Fun fact, jury nullification is a construct of criminal law since prosecutors can't appeal a non-conviction (they can sentences though).
Posted By: ironman1315
Date: Thursday 13 June 2019, at 10:05 am
In the civil context, if properly moved for, the jury could be cut out entirely. There are, for example, motions to dismiss, motions for summary judgement, and motions for a directed verdict. However, even supposing that the questions of fact reach the jury. If the jury gets it demonstrably wrong, the judge could overturn the jury's decision by way of a judgement notwithstanding a verdict.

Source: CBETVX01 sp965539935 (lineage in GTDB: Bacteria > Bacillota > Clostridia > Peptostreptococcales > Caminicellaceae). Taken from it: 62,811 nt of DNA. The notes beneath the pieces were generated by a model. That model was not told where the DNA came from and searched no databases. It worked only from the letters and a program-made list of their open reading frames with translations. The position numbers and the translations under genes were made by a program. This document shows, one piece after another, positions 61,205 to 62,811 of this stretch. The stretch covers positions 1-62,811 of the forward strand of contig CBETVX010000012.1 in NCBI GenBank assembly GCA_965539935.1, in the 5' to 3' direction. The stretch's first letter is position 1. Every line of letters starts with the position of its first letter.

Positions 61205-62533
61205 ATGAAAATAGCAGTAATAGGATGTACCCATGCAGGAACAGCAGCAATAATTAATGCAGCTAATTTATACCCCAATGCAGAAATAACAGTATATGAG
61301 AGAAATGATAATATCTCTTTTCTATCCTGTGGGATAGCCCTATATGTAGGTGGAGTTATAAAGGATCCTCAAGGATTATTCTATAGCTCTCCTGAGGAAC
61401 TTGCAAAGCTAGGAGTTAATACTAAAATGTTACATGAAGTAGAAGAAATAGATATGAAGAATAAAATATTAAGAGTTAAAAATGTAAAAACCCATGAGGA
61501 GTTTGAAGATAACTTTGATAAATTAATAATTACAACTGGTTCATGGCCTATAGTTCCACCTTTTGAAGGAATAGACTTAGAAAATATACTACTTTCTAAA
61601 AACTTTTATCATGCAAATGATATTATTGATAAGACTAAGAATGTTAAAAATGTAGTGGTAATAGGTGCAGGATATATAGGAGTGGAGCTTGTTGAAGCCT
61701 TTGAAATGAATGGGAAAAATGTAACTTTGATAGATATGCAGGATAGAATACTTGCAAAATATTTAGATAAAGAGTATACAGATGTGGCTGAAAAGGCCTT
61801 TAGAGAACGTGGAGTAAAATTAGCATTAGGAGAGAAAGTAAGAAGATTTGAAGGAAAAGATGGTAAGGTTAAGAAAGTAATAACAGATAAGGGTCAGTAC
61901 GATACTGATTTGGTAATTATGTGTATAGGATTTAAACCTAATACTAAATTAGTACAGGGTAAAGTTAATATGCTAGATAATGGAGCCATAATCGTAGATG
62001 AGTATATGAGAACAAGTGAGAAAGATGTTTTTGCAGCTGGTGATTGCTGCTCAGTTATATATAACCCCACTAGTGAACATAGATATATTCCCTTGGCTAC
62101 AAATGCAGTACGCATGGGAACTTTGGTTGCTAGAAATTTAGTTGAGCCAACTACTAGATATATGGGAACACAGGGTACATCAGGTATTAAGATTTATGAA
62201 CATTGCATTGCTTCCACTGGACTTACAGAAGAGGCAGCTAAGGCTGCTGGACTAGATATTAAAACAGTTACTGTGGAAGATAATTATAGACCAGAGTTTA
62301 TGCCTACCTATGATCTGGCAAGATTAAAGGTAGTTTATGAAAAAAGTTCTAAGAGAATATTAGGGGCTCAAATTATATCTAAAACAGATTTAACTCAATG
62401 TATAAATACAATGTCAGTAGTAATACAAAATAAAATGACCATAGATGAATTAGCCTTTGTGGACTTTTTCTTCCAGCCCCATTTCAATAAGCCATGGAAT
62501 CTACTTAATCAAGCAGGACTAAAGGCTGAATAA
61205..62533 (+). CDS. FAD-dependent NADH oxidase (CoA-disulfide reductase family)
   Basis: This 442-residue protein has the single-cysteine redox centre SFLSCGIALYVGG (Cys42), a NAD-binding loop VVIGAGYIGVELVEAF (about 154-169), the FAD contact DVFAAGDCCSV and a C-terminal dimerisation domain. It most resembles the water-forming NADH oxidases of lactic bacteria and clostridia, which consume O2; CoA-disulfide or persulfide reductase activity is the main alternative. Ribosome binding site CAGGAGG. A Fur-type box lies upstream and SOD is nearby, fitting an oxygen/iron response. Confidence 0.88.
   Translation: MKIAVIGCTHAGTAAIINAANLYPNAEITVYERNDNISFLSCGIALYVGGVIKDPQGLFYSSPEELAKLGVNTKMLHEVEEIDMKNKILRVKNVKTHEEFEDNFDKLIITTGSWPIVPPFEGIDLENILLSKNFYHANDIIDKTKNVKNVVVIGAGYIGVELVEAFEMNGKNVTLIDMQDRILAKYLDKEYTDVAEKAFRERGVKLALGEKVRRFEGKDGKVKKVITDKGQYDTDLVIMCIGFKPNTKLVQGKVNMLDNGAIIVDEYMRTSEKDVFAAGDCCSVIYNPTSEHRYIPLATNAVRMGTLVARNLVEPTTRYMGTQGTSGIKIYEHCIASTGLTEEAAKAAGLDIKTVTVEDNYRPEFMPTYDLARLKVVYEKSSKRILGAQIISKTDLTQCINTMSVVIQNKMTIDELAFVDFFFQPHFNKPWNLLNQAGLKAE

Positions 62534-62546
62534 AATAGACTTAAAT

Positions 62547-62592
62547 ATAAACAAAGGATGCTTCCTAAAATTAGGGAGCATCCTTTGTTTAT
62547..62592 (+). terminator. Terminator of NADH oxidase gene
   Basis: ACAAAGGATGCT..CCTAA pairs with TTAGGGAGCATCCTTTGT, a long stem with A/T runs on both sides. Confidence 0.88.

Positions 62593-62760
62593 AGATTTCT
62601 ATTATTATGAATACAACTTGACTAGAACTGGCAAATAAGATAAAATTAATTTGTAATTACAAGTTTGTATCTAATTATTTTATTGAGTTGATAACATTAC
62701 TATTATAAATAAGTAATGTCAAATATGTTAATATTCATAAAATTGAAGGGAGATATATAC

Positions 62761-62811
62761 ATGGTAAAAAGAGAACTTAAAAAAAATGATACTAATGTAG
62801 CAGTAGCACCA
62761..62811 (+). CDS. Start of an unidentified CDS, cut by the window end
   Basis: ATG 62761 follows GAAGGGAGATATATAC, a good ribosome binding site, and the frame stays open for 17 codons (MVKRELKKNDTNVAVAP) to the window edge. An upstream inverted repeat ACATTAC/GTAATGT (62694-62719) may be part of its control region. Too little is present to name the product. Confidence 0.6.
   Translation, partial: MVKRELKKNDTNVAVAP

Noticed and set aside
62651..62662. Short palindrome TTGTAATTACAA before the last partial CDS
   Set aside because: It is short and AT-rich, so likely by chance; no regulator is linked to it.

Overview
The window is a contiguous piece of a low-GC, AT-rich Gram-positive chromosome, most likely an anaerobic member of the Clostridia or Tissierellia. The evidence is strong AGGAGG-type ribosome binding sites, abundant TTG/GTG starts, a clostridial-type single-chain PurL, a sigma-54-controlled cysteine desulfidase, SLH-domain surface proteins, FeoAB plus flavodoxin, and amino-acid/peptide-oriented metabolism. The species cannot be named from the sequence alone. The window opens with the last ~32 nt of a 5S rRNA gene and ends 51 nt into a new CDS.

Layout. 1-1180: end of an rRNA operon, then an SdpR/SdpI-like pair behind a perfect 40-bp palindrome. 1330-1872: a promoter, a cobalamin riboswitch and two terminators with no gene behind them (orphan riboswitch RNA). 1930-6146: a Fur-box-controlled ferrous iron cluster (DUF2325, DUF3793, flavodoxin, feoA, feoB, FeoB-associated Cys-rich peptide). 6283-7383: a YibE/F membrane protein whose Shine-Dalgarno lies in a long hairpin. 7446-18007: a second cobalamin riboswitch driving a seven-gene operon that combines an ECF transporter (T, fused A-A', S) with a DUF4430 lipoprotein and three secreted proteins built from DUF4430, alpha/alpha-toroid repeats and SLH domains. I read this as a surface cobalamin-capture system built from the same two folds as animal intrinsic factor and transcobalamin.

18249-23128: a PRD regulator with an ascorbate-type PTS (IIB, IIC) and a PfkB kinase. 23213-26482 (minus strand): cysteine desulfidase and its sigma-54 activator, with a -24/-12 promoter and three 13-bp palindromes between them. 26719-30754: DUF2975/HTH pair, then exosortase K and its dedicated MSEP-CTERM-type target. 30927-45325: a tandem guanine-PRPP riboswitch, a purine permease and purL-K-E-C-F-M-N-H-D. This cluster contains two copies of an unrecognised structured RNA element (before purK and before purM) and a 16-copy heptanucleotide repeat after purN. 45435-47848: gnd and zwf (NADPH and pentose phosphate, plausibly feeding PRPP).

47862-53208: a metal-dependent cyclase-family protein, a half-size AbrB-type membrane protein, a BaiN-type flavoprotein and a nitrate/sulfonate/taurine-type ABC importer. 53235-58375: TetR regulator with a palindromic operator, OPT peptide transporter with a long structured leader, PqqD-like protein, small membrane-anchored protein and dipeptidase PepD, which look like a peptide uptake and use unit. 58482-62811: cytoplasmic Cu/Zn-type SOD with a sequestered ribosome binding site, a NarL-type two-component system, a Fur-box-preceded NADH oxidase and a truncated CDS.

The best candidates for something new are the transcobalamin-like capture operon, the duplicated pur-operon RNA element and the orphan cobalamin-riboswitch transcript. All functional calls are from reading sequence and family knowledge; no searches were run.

Jury nullification has no binding precedential effect. Precedent comes by way of appellate courts (including the SCOTUS and state supreme courts). Some precedent can be had in a district court on novel issues of law, but those aren't binding outside that district court and are tenuous precedents until ruled on by higher courts.
Judges make law. Juries do not.
And, I must ask, what experience do you have with the law and legal history and the US legal system that makes you qualified to spout of demonstrably incorrect facts?
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